Picture: Shown onstage for the finale of the three-hour tribute to Mark Heard are JamesHollihan, Buddy Greene, Steve Taylor, Randy Stonehill, Phil Madeira, Danny O'Lannerghty,Phil Keaggy, Rick Elias, Pierce Pettis, Dave Perkins, Kim Hill, Pat Terry, and Bob Bennett
Of the 1300-plus people that assembled to pay their respects and attempt to help Mark Heard'sfamily settle the debt that his lingering illness had amassed, perhaps only a couple dozenknew Heard, and fewer still could claim to be close friends. But in a very real sense, theentire sell-out crowd and stellar cast of musicians (including Randy Stonehill, Phil Keaggy,Chagall Guevara and Bruce Carroll) and support crew were as acquainted with an artist as onecould be through his music. And the music of Mark Heard spoke volumes about the man and hisfaith.
From the start, the evening took on the atmosphere of a New Orleans funeral; a mix of solemnityand celebration. The men responsible for maintaining that precarious balance - promoter MarkHollingsworth and musical director Phil Madeira, addressed the crowd at the outset, encouragingthe audience to enjoy the music and appreciate the man. Though it might seem unfair to mention"highlights" in an evening such as this, some moments clearly stood out above the rest.
Appropriately, Pat Terry, a fellow Georgian and the musician who had known Heard the longest(over 20 years), began the concert with Heard's "Well-Worn Pages", followed by the original"We'll Laugh for A Million Years", a touching and hilarious recounting of how Heard developedhis knack for telling long, involved jokes. Terry was joined by the house band of Madeira onorgan, James Hollihan and Rick Elias on guitars, Danny O'Lannerghty on acoustic bass and MikeRadovsky on drums. (This ensemble would perform yeoman's service the entire night, havinglearned more than a dozen Heard tunes for the event, as well as songs by each of the guestartists). Ashley Cleveland took to the stage next, offering her new "Henry Doesn't Care". Asong based on her family's foibles, which perfectly complimented her rendition of "Lonely Moon"(from Heard's Second Hand). Pierce Pettis, who was the last performer to share a concertstage with Heard, spoke for many of the artists when he observed that "Mark was a man moreconcerned with telling the truth than selling the truth". Pettis also drew from SecondHand for a lovely reading of "Node Over Coffee". Balladeer Bob Bennett provided a momentat once serious and comical with his "The Place I am Bound", the story of a man who, like manyof us, would secretly like to attend his own funeral. The song carried just the touch of ironythat one sensed Heard would have appreciated. Randy Stonehill, who admitted he still hadn'tbeen able to say goodbye to Heard, capped the first set with his original "Heart Strings",which proved a visibly moving tribute and a cathartic moment for much of the audience. Beforea short intermission, Stonehill thanked the crowd for showing its support by simply beingthere, and asked for its generosity once more, as a special offering was taken for the Heardfamily.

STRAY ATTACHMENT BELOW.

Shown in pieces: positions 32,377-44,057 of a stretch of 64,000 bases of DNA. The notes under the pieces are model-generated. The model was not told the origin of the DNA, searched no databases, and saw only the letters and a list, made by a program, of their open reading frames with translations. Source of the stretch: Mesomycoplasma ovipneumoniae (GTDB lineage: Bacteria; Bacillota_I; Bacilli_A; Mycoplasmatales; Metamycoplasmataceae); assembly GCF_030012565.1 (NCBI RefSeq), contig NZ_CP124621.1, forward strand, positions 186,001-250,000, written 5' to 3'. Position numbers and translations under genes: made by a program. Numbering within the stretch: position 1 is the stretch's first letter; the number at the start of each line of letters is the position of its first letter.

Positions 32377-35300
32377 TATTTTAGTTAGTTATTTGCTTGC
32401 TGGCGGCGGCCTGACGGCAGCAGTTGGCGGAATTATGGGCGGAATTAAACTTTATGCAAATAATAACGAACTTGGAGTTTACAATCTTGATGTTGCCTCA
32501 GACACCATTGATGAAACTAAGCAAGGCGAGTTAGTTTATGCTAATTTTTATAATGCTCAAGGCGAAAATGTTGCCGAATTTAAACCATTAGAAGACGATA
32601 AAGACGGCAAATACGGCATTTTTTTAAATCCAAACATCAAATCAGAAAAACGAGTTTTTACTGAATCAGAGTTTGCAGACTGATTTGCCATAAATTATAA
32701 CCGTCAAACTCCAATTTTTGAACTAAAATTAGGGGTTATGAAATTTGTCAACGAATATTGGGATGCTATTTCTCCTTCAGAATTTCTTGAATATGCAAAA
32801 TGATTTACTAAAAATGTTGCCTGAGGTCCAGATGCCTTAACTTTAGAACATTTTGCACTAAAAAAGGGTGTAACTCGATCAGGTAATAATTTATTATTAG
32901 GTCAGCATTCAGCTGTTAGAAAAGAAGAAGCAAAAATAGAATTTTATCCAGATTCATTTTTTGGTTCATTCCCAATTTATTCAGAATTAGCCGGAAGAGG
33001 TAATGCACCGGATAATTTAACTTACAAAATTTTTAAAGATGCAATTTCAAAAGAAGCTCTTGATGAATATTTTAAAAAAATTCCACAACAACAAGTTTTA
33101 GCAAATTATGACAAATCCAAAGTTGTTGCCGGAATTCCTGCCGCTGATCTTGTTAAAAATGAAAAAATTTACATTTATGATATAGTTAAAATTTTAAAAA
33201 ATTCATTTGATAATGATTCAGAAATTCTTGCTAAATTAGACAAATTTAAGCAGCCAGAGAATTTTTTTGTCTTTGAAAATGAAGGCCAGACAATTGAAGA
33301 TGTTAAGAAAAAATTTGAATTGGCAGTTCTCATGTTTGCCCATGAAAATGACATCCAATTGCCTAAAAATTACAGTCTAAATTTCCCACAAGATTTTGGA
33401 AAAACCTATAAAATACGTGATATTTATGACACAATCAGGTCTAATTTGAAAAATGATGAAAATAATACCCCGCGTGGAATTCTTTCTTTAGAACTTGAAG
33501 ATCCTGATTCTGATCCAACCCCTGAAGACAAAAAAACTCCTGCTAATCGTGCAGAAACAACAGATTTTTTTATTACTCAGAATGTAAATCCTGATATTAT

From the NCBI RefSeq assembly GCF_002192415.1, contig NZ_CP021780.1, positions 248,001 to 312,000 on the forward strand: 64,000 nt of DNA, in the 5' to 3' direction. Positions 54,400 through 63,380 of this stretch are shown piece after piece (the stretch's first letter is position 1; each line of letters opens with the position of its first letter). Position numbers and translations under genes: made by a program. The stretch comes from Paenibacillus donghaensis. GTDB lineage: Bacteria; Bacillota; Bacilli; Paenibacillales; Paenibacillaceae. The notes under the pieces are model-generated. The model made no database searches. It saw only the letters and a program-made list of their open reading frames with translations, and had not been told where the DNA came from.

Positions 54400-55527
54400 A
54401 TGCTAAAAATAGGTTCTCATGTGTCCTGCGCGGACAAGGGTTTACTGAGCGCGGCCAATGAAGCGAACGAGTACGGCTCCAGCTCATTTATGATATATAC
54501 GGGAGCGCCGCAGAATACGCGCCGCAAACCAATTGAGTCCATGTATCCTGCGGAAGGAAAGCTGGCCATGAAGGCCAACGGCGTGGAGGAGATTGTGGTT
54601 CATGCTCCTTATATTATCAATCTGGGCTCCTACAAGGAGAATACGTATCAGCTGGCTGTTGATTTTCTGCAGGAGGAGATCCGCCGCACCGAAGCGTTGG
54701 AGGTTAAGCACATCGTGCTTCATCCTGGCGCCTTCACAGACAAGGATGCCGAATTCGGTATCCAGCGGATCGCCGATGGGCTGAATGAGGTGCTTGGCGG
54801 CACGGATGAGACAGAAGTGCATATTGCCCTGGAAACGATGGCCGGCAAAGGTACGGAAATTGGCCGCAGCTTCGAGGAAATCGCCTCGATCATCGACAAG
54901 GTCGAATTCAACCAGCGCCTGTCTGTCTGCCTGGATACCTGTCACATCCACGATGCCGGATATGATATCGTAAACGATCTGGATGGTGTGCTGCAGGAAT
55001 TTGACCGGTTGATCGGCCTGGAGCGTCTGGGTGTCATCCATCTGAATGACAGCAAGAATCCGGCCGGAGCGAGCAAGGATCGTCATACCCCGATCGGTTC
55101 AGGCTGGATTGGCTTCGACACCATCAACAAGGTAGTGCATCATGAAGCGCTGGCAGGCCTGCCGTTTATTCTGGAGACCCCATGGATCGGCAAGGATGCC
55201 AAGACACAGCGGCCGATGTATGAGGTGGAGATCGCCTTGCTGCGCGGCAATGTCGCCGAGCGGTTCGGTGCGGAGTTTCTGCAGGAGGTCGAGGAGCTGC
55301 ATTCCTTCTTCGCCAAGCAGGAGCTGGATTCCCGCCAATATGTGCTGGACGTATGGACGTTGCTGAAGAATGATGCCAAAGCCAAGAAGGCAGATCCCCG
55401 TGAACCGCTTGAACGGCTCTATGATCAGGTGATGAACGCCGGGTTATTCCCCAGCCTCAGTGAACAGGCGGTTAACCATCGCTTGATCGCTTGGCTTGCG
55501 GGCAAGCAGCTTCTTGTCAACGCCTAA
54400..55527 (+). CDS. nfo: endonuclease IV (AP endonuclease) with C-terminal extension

Phil Madeira opened the second portion of the concert with his own bluesy "Change of Heart",which instantly transformed the evening from a subdued memorial to something of a raucousIrish wake. Rick Elias, one of the performers who freely admitted that he didn't know Heardpersonally, still captured the frustration and ache at the core of much of Mark's music withhis version of "The Pain That Plagues Creation". Impressed by his fellow musician's tales ofHeard's integrity and honesty, Elias offered an original tribute, "Man of No Reputation",tastefully drawing parallels between Heard's lack of commercial acceptance and Christ's wordsgoing unheeded in his own time.
A special presentation - a poster signed by all the participating performers - was made toMark's widow Janet, who bravely stepped onstage to a thunderous ovation. She haltinglyadmitted that she hadn't listened to Mark's music since his passing, and thanked the artistsand audience for allowing her the opportunity to again appreciate the diversity of herhusband's music. Hollingsworth presented the Heard family with the first financial fruitsof an offering which has since swelled past $18,000, and will climb higher with the anticipatedrelease of audio and video tapes of the event.
Dann Huff of Giant cranked up the music again, with a version of "Threw It Away" so hot itblew up his amp, then dedicated an acoustic version of a new Giant song, "Life Goes On" toJanet. Chagall Guevara offered a searing rendition of "Treasure of the Broken Land" (the finaltrack from Heard's last album, Satelitte Sky); its chorus "Waiting wind of Gabriel/Blowsoon upon the hollow bones" providing an eerie epitaph. Phil Keaggy spoke of treasured momentsin studio with Mark before reprising Heard's "I Always Do" and proffering the blistering "Johnthe Revelator" from his new Crimson and Blue set. That brought the crowd to its feet,where it remained as the entire cast concluded the three-hour concert with a ragged,unrehearsed version of "He Will Listen to You".
The evening was a success, not just for the financial benefits reaped by the Heards, butbecause several hundred people got to hear the lyrics of a spectacular songwriter for thefirst time, thus insuring the legacy of Mark Heard's music will continue for some time tocome.
Bruce A. Brown ( CCM - In Concert, March 1993 )
Copyright © 1993 CCM Magazine
Mark Heard Memorial Service
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